Hard Rock Calling: Soundgarden unleash the Superunknown in Hyde Park
Fans trudged into the surreal, hyper-corporate arena of Hyde Park’s Hard Rock Calling on Friday night with mixed emotions and low expectations. Noticeably undersold and a tonne of woodchip away from being a total mud-bath, on paper the event promised to be a rather quaint trip down memory lane, with former grunge overlords Soundgarden topping the bill 15 years after splitting up.
Support on the main stage came from Iggy & The Stooges, who battled sound issues to deliver a manic set of fan favourites (Search & Destroy, I Wanna Be Your Dog) and deeper cuts from the Raw Power era. Iggy Pop’s contortionist moves and overt nihilism on tracks like Fun House and Open Up And Bleed proved to be too much for a crowd who probably knows him best from his recent insurance adverts – he seemed to acknowledge as much with a particularly pointed version of No Fun, but brushed off the indifference with a knowing grin and soon had everyone on their feet.
The headliners took to the stage soon after with a flurry of hits like Spoonman and Jesus Christ Pose, prompting fans to wonder what they had up their sleeves for the remaining hour and a half of the show. As it turned out, we needn’t have worried – the band dug deep and delivered what can only be described as a Soundgarden fans’ dream set list, which leaned heavily on the bands two classic albums, Badmotorfinger and Superunknown. Album tracks, you say? Try Drawing Flies and an apocalyptic 4th of July. Singalongs? Blow Up The Outside World and Black Hole Sun – in a perfectly timed downpour, no less – should do the trick. And for sheer, unadulterated heaviness, Ugly Truth and Beyond The Wheel had the crowd rolling back the years with a communal, rain-soaked head-bang.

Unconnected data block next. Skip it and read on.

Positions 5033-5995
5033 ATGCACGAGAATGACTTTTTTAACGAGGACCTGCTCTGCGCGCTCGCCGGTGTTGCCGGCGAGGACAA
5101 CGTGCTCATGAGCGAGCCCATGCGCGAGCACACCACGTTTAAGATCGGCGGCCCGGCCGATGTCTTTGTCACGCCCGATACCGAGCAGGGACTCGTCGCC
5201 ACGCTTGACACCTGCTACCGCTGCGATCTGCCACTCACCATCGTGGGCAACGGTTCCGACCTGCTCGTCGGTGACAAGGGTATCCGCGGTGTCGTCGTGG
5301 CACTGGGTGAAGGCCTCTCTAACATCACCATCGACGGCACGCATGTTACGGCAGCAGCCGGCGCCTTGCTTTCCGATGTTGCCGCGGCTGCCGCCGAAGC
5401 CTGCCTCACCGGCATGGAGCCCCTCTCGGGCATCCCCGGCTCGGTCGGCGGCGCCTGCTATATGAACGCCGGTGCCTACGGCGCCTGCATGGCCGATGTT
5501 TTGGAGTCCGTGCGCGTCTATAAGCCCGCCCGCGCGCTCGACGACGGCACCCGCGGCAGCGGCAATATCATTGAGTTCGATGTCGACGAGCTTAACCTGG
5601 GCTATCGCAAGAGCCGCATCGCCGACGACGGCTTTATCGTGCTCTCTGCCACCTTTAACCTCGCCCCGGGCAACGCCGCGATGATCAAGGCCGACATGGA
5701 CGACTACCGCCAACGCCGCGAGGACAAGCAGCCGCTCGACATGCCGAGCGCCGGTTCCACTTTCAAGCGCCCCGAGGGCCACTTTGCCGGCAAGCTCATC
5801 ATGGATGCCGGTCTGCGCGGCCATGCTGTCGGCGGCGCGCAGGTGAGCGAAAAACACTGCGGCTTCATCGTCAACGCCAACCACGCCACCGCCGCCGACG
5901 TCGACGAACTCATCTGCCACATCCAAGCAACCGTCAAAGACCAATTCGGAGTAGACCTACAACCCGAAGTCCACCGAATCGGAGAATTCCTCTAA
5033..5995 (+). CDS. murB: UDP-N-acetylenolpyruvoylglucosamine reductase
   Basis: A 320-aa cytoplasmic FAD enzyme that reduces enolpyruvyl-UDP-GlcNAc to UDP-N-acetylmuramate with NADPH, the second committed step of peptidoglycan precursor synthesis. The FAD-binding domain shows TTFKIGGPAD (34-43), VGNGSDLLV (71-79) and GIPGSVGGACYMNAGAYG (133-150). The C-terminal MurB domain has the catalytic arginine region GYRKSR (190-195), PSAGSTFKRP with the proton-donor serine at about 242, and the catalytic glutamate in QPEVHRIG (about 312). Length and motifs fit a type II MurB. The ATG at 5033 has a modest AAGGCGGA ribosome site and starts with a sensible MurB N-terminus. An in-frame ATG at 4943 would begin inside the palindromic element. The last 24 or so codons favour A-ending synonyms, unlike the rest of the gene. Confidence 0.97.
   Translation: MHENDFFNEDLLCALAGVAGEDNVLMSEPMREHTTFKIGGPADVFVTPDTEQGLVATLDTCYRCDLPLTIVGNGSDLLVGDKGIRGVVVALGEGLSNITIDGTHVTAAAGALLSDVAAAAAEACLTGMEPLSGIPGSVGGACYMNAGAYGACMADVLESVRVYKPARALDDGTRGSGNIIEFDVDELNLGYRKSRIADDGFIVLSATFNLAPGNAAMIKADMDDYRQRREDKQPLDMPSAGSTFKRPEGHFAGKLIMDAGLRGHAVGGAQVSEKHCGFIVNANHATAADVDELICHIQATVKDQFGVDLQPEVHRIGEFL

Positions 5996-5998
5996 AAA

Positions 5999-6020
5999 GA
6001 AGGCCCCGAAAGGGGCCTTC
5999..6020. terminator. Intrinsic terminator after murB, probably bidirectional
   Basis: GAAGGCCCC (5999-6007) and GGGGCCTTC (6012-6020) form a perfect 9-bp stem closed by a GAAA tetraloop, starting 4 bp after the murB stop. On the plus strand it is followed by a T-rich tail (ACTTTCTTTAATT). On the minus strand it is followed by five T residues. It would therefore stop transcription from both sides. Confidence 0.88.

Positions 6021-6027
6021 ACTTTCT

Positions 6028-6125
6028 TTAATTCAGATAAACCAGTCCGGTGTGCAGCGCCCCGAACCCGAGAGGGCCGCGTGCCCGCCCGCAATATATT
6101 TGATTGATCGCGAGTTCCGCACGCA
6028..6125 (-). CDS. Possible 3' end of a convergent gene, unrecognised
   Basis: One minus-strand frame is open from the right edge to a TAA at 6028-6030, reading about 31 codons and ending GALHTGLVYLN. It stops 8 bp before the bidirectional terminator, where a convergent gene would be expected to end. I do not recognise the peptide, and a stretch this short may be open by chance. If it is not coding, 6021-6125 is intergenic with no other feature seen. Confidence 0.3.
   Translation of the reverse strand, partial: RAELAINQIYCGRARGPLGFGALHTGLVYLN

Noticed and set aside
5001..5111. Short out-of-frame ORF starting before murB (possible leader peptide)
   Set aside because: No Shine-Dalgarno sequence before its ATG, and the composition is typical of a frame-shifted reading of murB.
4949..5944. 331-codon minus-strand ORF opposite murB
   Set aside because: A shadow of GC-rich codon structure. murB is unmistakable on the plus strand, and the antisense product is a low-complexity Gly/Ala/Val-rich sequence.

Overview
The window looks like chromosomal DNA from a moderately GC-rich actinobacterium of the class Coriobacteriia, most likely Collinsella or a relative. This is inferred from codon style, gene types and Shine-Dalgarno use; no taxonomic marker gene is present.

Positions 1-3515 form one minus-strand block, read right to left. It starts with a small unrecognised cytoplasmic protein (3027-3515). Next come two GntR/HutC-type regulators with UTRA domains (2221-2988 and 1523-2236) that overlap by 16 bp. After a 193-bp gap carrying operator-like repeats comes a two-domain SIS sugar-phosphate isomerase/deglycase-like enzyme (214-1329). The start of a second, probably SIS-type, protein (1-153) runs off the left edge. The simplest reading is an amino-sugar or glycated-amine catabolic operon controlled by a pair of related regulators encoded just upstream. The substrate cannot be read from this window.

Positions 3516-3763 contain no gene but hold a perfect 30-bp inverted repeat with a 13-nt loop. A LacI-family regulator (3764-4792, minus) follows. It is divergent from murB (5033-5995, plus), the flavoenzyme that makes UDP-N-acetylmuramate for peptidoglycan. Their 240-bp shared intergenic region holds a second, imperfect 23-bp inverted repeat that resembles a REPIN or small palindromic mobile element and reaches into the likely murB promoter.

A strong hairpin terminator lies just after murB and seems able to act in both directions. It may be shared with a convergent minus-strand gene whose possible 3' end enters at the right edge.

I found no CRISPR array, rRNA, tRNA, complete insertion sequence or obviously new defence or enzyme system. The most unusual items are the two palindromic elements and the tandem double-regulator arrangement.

The main cause for concern prior to the gig was whether frontman Chris Cornell’s voice could recapture the shrieking glories of yesteryear, after a decade of misuse in Audioslave and regrettable solo projects. It may have been a little ragged – yours would be too, if your job consisted of screaming as loud as you could over gale-force guitars – but he held the show together with exemplary rock star poses and gracious banter, and even after two hours, was able to belt out an encore of Rusty Cage and Slaves & Bulldozers, while his band mates – in particular the formidable rhythm section of Matt Cameron and Ben Shepherd – created an impossibly heavy maelstrom of sound behind him. All in all, this was a triumphant, muddy return to London for the dark horses of grunge, which bodes well for their first post-reformation album this autumn.